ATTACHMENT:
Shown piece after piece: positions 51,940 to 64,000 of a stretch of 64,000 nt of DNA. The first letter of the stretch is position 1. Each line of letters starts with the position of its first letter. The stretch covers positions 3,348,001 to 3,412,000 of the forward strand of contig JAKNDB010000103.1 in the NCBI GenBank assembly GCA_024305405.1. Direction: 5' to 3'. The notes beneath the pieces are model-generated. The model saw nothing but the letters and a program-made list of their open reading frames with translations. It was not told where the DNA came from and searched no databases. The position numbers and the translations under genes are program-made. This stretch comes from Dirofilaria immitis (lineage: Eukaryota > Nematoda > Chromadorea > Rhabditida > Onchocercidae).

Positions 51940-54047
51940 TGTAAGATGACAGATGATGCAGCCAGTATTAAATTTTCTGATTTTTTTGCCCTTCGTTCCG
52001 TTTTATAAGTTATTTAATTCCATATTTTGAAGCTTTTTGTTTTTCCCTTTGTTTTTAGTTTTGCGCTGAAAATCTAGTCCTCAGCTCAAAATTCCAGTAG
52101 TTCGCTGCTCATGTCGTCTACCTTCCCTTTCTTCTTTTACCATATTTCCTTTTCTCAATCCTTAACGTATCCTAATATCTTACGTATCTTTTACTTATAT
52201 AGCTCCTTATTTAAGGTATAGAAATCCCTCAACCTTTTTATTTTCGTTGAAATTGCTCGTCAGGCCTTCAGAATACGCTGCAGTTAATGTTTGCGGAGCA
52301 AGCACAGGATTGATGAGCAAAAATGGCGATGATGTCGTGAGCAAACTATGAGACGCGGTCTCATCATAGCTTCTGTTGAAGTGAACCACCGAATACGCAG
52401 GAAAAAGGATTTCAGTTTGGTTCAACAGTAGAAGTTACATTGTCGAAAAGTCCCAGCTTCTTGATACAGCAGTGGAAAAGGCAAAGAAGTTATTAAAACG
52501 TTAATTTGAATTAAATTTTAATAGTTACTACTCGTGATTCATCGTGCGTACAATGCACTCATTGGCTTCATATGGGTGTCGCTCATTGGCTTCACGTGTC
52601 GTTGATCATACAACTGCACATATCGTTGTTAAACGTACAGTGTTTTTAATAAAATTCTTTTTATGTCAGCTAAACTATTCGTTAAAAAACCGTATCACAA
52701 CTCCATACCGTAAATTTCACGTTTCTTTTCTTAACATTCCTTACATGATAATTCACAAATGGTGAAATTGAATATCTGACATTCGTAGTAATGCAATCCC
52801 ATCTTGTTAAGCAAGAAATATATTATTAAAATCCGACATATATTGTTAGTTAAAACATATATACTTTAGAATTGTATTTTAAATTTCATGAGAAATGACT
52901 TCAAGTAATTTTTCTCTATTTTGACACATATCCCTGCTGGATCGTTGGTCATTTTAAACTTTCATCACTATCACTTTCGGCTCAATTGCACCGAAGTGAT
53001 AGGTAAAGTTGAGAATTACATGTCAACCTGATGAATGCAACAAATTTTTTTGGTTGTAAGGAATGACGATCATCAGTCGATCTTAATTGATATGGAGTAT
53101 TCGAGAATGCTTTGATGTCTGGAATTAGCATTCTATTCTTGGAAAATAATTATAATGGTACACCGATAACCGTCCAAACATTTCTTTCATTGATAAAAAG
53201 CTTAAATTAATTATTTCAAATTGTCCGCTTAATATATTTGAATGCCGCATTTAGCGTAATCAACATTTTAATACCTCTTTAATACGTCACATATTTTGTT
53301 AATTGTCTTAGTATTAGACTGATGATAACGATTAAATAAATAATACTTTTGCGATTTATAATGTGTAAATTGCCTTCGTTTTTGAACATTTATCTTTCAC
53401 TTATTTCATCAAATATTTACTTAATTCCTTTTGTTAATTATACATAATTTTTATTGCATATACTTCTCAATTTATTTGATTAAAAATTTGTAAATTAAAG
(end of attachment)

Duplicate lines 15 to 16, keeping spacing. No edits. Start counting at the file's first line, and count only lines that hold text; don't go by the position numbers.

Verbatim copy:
53101 TCGAGAATGCTTTGATGTCTGGAATTAGCATTCTATTCTTGGAAAATAATTATAATGGTACACCGATAACCGTCCAAACATTTCTTTCATTGATAAAAAG
53201 CTTAAATTAATTATTTCAAATTGTCCGCTTAATATATTTGAATGCCGCATTTAGCGTAATCAACATTTTAATACCTCTTTAATACGTCACATATTTTGTT